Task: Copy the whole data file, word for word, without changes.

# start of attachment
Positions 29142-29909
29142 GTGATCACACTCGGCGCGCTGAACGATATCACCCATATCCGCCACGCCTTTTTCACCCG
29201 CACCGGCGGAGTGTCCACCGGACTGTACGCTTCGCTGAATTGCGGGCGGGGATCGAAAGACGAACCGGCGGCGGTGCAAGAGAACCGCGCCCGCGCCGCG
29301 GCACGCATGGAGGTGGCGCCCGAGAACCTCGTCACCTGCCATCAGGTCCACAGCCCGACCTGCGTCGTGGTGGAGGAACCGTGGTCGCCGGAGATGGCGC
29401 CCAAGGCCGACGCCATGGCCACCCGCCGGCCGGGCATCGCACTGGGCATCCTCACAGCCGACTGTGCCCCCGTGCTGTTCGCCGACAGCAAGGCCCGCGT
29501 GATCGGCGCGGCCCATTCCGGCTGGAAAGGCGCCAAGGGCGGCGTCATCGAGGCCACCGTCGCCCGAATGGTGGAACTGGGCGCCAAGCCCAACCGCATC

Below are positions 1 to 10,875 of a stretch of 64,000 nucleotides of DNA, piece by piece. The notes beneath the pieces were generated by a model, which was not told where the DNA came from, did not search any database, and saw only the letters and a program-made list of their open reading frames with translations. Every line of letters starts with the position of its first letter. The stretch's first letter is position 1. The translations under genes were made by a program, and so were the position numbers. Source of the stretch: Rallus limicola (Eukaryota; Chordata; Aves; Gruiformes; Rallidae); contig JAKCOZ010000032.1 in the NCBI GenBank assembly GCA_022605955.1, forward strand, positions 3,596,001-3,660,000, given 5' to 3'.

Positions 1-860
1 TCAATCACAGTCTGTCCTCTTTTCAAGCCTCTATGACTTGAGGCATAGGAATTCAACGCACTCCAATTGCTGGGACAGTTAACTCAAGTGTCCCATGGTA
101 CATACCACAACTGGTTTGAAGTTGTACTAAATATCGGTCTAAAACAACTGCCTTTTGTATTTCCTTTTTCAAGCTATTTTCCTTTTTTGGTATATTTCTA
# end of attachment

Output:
Positions 29142-29909
29142 GTGATCACACTCGGCGCGCTGAACGATATCACCCATATCCGCCACGCCTTTTTCACCCG
29201 CACCGGCGGAGTGTCCACCGGACTGTACGCTTCGCTGAATTGCGGGCGGGGATCGAAAGACGAACCGGCGGCGGTGCAAGAGAACCGCGCCCGCGCCGCG
29301 GCACGCATGGAGGTGGCGCCCGAGAACCTCGTCACCTGCCATCAGGTCCACAGCCCGACCTGCGTCGTGGTGGAGGAACCGTGGTCGCCGGAGATGGCGC
29401 CCAAGGCCGACGCCATGGCCACCCGCCGGCCGGGCATCGCACTGGGCATCCTCACAGCCGACTGTGCCCCCGTGCTGTTCGCCGACAGCAAGGCCCGCGT
29501 GATCGGCGCGGCCCATTCCGGCTGGAAAGGCGCCAAGGGCGGCGTCATCGAGGCCACCGTCGCCCGAATGGTGGAACTGGGCGCCAAGCCCAACCGCATC

Below are positions 1 to 10,875 of a stretch of 64,000 nucleotides of DNA, piece by piece. The notes beneath the pieces were generated by a model, which was not told where the DNA came from, did not search any database, and saw only the letters and a program-made list of their open reading frames with translations. Every line of letters starts with the position of its first letter. The stretch's first letter is position 1. The translations under genes were made by a program, and so were the position numbers. Source of the stretch: Rallus limicola (Eukaryota; Chordata; Aves; Gruiformes; Rallidae); contig JAKCOZ010000032.1 in the NCBI GenBank assembly GCA_022605955.1, forward strand, positions 3,596,001-3,660,000, given 5' to 3'.

Positions 1-860
1 TCAATCACAGTCTGTCCTCTTTTCAAGCCTCTATGACTTGAGGCATAGGAATTCAACGCACTCCAATTGCTGGGACAGTTAACTCAAGTGTCCCATGGTA
101 CATACCACAACTGGTTTGAAGTTGTACTAAATATCGGTCTAAAACAACTGCCTTTTGTATTTCCTTTTTCAAGCTATTTTCCTTTTTTGGTATATTTCTA